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Guitarist Doug MacDonald gets down to basics on his seventh album as leader, shepherding a seasoned quartet through its paces in an amiable session that swings gently but firmly from start to finish. MacDonald’s mellow sound is underscored by an unblemished technique that he never uses to overwhelm the listener, seldom submitting an unnecessary note and letting the quiet spaces speak for themselves. His comrades–in–arms, pianist Art Hillery, bassist John Heard (also responsible for the impressive cover art) and drummer Johnny Kirkwood, are comparably laid–back except when the need for acceleration becomes evident, as on Blue Mitchell’s “Blue Capers” or Sweets Edison’s “A Little Tutu,” on which everyone puts the pedal to the metal. Otherwise, the program consists of an astute blend of standards (“Until the Real Thing Comes Along,” “What’s New,” “Thinking of You,” “I Thought About You”), Jazz–centered themes (Milt Jackson’s “Bluesology,” Jobim’s “So Danco Samba,” Dodge Bolton’s “Bolton’s Bossa”) and bright originals by Hillery (“Emma Lu”) and MacDonald (“Ori’s Theme”). As is true of all superlative Jazz ensembles, the quartet makes playing them seem deceptively easy — but never unexciting. MacDonald is a remarkably accomplished player, his partners no less so. Easily recommended.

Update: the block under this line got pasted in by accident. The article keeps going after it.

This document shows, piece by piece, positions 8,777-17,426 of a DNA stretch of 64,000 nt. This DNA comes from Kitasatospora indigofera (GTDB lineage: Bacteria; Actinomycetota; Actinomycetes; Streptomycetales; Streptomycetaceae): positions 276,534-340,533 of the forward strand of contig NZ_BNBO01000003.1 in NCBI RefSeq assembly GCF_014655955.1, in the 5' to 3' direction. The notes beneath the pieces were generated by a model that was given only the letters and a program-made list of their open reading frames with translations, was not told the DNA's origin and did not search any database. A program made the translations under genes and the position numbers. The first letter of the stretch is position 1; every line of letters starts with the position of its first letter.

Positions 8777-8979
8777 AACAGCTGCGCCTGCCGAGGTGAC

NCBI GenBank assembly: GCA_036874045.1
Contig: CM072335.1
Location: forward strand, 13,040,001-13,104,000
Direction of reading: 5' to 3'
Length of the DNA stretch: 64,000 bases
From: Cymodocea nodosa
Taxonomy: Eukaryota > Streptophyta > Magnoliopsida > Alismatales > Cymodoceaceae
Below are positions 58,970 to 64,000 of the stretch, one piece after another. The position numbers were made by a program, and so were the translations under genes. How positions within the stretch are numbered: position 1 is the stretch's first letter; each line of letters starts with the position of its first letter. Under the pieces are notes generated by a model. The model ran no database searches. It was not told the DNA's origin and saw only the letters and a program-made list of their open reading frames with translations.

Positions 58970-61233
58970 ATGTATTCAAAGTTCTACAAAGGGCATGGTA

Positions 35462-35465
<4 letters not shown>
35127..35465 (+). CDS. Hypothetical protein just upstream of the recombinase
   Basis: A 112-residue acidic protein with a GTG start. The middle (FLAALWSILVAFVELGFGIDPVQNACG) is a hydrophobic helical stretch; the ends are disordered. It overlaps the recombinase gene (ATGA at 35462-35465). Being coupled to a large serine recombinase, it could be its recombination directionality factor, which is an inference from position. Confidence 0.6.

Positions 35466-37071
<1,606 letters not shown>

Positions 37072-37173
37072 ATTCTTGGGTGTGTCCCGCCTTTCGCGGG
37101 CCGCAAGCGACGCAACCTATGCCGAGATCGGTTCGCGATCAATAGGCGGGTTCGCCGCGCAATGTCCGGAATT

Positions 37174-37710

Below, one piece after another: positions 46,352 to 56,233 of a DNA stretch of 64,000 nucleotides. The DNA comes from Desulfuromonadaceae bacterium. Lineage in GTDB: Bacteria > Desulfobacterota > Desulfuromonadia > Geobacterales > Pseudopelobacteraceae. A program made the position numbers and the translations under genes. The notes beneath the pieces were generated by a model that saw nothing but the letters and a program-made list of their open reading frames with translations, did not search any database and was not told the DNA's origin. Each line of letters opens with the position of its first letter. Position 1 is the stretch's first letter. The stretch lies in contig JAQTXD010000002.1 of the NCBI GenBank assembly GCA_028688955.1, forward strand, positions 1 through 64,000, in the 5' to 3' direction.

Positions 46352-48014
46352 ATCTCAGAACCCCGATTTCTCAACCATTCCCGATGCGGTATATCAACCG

Contact:Sea Breeze Records, P.O. Box 1910, Pismo Beach, CA 93448–1910. Phone 818–489–2055.
Track Listing: Blue Capers; Emma Lu; Until the Real Thing Comes Along; Ori
Personnel: Doug MacDonald, guitar; Art Hillery, piano; John Heard, bass; Johnny Kirkwood, drums.
I love jazz because anything is possible; it has few rules and the best jazz breaks those ones. I prefer free improv because it doesn't really have any rules at all.
I was first exposed to jazz in my teens (in the late sixties).
The first jazz record I bought was Filles de Kilimanjaro by Miles Davis, shortly followed by Extrapolation by John McLaughlin.
My advice to new listeners is to listen as widely as possible and not to make snap judgments--stick with it.